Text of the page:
Tag Archives: Dagon

Afterlife with Archie: Issue #6 (Blending Lovecraft and Pop Culture)

AfterlifeArchie_06

Alright, I’ll admit it. I am completely hooked into the Archie horror comics. They are so damn good, I can’t get enough of them. In fact, after reading this issue, I am going to delve into the Chilling Adventures of Sabrina series. I believe there are two or three issues out, so I should not have a problem getting those.

This issue focuses on Sabrina, who is in a mental institution run by Doctor H. P. Lovecraft. There are lots of great allusions to Lovecraft’s writing, which works really well in the story. In addition, the artwork is downright creepy and draws on Lovecraftian imagery that crawled right out of the primordial slime and onto the pages of this comic. At this point, I’m issuing a spoiler alert, because I could not do this review justice without revealing what happens.

Sabrina discovers from another of the youths at the institution that Lovecraft plans to resurrect the old gods.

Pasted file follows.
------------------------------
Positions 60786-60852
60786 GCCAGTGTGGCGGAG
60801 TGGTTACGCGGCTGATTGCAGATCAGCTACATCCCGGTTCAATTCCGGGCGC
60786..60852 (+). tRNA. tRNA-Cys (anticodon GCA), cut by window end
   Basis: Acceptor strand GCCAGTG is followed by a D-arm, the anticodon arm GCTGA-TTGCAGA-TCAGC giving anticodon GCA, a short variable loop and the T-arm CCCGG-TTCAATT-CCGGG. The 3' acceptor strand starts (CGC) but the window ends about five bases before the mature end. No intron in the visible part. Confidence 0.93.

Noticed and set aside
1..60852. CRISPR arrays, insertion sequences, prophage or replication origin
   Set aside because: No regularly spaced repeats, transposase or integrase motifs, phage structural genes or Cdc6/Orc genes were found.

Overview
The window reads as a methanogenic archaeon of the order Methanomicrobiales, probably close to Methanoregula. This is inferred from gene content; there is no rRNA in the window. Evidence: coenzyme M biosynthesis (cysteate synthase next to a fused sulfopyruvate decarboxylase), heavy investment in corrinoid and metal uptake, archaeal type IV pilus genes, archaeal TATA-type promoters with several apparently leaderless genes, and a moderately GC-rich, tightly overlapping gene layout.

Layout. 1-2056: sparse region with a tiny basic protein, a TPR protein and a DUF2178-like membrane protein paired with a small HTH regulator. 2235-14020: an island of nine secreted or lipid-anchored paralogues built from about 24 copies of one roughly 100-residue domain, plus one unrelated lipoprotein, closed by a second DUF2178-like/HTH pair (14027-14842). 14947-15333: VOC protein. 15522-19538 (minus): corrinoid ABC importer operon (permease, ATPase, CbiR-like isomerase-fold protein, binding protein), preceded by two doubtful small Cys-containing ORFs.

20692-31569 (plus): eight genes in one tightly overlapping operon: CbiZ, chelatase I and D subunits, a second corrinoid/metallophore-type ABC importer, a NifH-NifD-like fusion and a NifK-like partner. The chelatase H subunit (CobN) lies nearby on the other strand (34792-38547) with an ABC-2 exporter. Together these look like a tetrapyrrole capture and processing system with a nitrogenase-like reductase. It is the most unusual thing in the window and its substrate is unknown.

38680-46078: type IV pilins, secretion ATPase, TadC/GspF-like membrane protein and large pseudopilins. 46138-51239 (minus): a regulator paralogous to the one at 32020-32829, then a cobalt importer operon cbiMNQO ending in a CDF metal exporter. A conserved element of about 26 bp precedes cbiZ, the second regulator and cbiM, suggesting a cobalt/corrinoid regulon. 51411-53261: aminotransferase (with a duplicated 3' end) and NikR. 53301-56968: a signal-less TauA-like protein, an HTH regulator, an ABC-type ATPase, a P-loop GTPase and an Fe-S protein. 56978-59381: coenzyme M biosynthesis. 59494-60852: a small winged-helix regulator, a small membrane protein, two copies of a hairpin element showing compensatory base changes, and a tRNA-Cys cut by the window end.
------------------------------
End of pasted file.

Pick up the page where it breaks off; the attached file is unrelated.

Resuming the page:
Erich: Lovecraft? He’s not a doctor, he’s a procurer. He procures for them.

Sabrina: What?

Erich: And Godzilla? From the movies? He’s one of them—one of the elder gods—Yig. Same with the Creature from the Black Lagoon—he’s Dagon.

At the end of the issue, Sabrina is offered as a bride to Cthulhu, who is summoned from the depths. And while the imagery and artwork are outstanding, it is the writing which is really the most amazing aspect of this comic. It is some of the best writing I have ever encountered in a graphic horror publication.

Then they all back away from me, and I’m alone in the Temple of R’lyeh, and I hear it, the sound of thunder… Of the world cracking in half… Of a universe being born… or dying… And it rises in front of me, from beneath the ocean’s depths, where it had been asleep… until I—I—awoke it by reading that spell that was meant to save Hot Dog… It blots out the sun—or maybe the sun simply ceases to be… And in the forever-darkness, I hear Dr. Lovecraft, on the edge of reality, saying: “All hail, Sabrina Spellman, Queen of Carcosa…bride of Cthulhu.”

This passage really captures the psychological symbolism which makes Lovecraft’s stories so engaging. It expresses the surfacing of the darker shadow aspects of the subconscious mind seething up to the forefront of the psyche. I personally got chills when I read it.